I know how vindictive CPS can be. I’ve seen them move kids from homes just to spite a foster parent and I surely don’t want that to happen for our newest placement, but I also know I could never live with myself if I didn’t advocate for Peanut up until the day she left. Knowing I might not be real professional if I called myself, I asked my licensing agency to contact the attorney and caseworker for me. The reply from the caseworker’s supervisor was that no matter what was written about this child’s emotional health, they would not be changing any aspect of her move.

So, I watched my baby girl get on a plane this morning. She looked back with sadness as she went through security. She had to carry her own backpack and pull her own carryon behind her because her father was in a wheelchair and her brother was sick with a temp of 104. Dad supposedly fell down last night when he was drunk and now can’t walk due to back pain. But hey, he is perfectly capable of escorting these kids across the country…acccording to CPS.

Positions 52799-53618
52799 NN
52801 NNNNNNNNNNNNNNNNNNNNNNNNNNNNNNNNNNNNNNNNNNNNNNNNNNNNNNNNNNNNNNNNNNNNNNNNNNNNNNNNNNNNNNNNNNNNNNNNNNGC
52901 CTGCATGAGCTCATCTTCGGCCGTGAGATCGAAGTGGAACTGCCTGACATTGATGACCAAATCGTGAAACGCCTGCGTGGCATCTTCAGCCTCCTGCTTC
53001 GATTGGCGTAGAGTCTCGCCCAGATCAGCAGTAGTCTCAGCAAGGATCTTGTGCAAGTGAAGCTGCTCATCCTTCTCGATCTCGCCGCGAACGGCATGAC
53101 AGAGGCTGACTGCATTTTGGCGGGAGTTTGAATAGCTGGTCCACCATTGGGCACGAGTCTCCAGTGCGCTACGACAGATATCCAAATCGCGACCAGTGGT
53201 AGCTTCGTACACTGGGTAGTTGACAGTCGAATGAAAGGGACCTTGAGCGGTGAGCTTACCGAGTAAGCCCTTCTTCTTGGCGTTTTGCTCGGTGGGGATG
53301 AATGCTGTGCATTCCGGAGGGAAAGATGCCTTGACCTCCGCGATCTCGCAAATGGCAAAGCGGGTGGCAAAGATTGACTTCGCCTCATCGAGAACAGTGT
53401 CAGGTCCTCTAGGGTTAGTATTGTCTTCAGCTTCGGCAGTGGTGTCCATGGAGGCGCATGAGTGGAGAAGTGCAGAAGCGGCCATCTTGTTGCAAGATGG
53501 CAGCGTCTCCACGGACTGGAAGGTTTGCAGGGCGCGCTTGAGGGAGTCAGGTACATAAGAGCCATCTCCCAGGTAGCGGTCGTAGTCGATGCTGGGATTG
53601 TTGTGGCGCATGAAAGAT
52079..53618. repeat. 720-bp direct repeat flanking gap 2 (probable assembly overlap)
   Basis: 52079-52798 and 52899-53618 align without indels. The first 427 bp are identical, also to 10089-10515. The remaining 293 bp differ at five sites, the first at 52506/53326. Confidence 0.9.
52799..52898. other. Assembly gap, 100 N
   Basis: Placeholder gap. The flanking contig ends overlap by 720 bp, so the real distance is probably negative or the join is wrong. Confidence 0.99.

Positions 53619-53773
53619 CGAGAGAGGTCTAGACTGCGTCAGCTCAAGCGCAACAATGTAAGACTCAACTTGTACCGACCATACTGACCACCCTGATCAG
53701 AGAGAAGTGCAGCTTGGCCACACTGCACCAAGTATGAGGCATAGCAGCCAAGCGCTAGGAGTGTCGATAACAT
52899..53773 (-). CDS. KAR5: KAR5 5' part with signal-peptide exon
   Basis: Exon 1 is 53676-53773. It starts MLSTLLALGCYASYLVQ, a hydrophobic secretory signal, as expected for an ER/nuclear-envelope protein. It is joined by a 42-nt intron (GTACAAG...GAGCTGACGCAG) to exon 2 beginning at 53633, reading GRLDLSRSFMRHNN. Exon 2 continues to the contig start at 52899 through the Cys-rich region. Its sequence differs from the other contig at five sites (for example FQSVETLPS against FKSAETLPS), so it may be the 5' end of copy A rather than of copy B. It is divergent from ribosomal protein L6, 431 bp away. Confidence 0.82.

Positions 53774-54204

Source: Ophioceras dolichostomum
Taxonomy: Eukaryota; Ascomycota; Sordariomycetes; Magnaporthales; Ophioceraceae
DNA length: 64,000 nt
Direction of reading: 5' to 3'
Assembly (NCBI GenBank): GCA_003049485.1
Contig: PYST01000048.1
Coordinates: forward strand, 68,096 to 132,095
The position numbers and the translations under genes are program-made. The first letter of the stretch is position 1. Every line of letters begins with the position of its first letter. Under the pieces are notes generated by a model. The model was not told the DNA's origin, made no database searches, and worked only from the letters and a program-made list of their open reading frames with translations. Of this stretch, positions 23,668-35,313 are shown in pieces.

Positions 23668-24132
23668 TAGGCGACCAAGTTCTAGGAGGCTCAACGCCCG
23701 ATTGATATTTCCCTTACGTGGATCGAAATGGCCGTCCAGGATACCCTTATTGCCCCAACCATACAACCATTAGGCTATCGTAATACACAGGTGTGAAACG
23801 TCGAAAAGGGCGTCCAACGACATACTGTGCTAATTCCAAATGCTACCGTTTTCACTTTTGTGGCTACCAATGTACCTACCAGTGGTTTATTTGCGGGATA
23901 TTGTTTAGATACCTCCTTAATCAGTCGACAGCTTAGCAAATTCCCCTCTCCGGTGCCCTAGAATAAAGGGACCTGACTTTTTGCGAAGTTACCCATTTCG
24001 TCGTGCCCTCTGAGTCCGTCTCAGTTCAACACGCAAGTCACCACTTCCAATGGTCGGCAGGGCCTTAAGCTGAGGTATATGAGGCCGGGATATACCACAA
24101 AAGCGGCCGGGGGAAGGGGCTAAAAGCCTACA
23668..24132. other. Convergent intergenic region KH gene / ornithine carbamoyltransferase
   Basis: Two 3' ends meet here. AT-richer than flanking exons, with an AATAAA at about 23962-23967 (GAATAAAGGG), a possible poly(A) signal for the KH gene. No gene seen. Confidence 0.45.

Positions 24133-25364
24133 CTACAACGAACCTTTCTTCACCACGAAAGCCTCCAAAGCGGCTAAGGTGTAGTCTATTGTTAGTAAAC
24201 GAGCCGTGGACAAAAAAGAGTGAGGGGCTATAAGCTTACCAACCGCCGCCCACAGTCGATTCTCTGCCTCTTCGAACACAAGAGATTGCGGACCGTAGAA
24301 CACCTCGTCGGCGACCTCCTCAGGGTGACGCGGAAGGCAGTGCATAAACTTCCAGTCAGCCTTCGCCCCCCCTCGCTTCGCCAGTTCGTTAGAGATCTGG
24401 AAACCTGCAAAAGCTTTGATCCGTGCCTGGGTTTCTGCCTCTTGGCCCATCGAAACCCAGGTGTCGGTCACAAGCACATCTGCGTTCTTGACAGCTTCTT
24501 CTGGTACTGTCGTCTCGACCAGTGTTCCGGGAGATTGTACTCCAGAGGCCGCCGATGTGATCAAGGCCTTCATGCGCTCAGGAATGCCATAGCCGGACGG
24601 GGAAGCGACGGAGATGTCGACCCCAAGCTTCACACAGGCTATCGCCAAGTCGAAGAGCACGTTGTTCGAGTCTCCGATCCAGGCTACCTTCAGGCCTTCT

As angry as I get about this situation and as much as I want to quit sometimes, I know there will be other children who need me and so I continue to foster. There will always be children who arrive frightened and alone, who need a safe place to go and a place to feel loved. At least for now, I will continue to provide that for them.

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Filed under Foster Care, Uncategorized

Specimen time…again

One of my foster daughters came to me with GI problems. From constipation to stomach aches, the poor little one has always manifested stress through her GI tract and is constantly saying, “My tummy hurts.” She tested positive for H. pylori, the bacteria that causes stomach ulcers, and we did the massive rounds of meds that supposedly killed it all.